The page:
Is writing — or more accurately — seeking publication my true dream and passion?
I question that because I keep putting off writing and editing. I instead content myself with reading and watching television (admittedly more of the latter).
To help motivate myself, I picked up James Scott Bell’s “Plot & Structure.” He recommends all writers should write a statement of purpose to get motivated to write and improve their craft.
His statement was worded thusly: “Today I resolve to take writing seriously, to keep going and never stop, to learn everything I can and make it as a writer.”
I could easily copy that as my own, because at this moment I don’t take my writing seriously.
I’m procrastinating my time away, and if I don’t change my habits soon I will find there is no more time left to waste, or to write let alone get my stories published.
Another consideration is my goal to the reader. What do I want to say? Do I merely want to entertain or convey a message?
As a Christian I could easily say I want to either bring others to Christ or draw them nearer. A worthy goal, I suppose, but it seems to broad and even trite.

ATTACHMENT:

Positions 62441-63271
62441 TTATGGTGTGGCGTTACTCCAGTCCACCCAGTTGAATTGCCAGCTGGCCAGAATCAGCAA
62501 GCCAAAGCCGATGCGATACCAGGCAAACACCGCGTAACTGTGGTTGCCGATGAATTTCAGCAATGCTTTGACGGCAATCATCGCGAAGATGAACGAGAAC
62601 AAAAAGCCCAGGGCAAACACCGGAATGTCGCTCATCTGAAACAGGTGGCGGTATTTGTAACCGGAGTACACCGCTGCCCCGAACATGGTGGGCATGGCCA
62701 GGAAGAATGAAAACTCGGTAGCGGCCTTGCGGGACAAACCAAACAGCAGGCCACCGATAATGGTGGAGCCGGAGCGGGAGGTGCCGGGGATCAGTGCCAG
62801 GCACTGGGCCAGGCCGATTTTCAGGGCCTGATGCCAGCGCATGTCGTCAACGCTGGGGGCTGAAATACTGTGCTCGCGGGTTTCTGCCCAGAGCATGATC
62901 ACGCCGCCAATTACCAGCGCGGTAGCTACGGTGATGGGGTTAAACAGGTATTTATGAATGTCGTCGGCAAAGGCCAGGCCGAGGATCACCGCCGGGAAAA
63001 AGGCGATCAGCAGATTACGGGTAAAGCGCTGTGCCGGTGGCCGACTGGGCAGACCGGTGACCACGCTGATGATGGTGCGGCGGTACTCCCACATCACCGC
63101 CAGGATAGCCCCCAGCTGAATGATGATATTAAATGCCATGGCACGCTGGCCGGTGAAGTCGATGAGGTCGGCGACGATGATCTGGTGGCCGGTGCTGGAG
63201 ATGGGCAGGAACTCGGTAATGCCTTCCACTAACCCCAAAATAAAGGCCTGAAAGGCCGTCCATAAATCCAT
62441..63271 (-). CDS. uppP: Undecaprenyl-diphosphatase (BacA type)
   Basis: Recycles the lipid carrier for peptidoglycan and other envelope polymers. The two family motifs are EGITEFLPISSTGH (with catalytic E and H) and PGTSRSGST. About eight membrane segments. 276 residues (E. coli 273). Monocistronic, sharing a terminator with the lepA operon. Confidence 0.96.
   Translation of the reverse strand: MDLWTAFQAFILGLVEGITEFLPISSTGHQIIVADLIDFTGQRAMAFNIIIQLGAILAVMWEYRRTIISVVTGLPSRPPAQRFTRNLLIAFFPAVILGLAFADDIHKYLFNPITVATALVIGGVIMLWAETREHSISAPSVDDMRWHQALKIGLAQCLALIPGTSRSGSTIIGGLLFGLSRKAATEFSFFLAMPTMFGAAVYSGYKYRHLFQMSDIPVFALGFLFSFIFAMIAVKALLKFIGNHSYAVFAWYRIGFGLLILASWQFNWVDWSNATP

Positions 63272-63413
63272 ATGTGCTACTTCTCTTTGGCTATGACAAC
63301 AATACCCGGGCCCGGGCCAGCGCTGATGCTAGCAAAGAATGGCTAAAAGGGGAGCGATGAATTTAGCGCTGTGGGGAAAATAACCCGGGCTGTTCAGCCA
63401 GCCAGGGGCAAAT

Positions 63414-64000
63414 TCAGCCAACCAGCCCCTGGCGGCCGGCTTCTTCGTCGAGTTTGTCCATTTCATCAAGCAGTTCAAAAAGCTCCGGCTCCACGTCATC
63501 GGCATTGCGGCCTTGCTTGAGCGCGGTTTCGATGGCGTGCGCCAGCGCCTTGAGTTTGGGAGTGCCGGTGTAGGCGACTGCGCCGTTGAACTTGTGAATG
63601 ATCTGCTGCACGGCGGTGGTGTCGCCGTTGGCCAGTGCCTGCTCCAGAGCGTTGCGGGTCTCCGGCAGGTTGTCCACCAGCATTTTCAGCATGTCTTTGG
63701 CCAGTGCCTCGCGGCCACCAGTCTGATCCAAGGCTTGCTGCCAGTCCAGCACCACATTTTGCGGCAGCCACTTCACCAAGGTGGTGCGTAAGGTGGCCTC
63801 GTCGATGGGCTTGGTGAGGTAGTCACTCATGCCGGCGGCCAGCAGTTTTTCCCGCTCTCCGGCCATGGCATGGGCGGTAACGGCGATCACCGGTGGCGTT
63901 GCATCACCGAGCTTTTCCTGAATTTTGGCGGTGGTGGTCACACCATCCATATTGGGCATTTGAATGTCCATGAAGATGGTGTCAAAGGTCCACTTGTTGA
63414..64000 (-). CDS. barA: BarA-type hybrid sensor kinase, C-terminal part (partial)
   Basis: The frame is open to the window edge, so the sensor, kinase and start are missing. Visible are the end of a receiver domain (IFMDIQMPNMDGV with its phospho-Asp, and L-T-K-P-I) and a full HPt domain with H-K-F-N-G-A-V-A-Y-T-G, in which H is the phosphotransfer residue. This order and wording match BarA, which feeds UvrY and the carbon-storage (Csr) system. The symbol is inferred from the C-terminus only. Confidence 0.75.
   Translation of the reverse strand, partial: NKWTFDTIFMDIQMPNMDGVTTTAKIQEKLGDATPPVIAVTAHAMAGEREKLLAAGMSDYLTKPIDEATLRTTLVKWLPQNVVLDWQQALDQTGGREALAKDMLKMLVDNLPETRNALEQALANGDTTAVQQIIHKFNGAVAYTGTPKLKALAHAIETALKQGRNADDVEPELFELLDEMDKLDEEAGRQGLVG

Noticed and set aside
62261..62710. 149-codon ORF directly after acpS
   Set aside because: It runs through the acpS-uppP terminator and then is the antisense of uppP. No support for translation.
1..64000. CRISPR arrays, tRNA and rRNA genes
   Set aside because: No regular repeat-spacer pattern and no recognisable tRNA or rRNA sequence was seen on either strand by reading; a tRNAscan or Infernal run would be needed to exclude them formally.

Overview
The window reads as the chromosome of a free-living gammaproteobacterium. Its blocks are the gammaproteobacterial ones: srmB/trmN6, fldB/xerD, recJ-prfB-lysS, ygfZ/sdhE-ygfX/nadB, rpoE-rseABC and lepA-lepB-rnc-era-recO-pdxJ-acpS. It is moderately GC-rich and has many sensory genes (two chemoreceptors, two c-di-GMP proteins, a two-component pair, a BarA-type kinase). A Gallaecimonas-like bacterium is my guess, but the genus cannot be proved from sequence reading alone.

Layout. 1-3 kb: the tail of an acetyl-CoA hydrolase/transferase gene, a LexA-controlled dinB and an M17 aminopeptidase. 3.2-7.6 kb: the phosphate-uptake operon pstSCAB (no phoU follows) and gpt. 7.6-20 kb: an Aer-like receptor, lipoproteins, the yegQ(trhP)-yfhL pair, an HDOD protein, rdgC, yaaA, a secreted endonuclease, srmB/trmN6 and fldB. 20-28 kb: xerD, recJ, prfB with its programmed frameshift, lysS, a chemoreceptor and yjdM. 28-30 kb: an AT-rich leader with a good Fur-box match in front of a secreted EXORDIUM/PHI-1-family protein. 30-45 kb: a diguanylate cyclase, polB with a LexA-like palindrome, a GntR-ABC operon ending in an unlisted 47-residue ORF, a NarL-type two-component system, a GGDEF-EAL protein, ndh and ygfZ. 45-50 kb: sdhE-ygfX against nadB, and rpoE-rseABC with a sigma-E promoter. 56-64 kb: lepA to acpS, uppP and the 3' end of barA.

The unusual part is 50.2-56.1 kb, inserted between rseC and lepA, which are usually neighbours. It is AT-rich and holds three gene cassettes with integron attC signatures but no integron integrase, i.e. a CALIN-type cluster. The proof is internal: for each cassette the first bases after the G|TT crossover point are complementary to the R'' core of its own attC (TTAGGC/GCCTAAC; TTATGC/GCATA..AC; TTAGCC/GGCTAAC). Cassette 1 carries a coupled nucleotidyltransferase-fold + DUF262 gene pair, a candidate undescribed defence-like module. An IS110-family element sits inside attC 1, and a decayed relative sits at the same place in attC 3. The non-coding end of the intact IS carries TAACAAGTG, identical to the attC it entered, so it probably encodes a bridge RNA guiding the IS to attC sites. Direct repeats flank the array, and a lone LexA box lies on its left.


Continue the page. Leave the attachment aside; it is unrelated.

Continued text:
Jesus told stories to make a point, each one geared to a specific audience with a specific need.
I need to also to determine my audience and with God’s help determine and satisfy their needs. I can then wrap my story around it. I believe I succeeded with my novella “A Reason to Hope.”
My audience is the Christian who condemns the homosexual. My message was not to judge. We are all sinners and whatever the specific sin is each one of us commits is largely irrelevant. Our job is to show Christ’s love and sacrifice that we may be deemed righteous in God’s eyes no matter what we’ve done.
Did I succeed? I know of one person for certain it touched in a positive way. As for others, I don’t know, and that, too, is largely irrelevant. I wrote the story and sent it out for others to read. How it touches them is in God’s hands.
If I no longer write, edit, and send out my novels for others to read, then how can I convey the message or messages that ache to be heard?
I’ve said it countless times — it’s easy to dream, not so easy to make it come true.
I admit I’m terrified to make my dream of publication true. With a successful publication of my book comes the expectation of more, and better, novels. On a deadline no less. I don’t have enough confidence in my abilities to meet those expectations.
It’s one of those things I need to give to God and ask for help.
And have faith that he’ll deliver.
I must continue to remember:
“For God has not given us a spirit of fear and timidity, but of power, love, and self-discipline.”
(2 Timothy 1:7)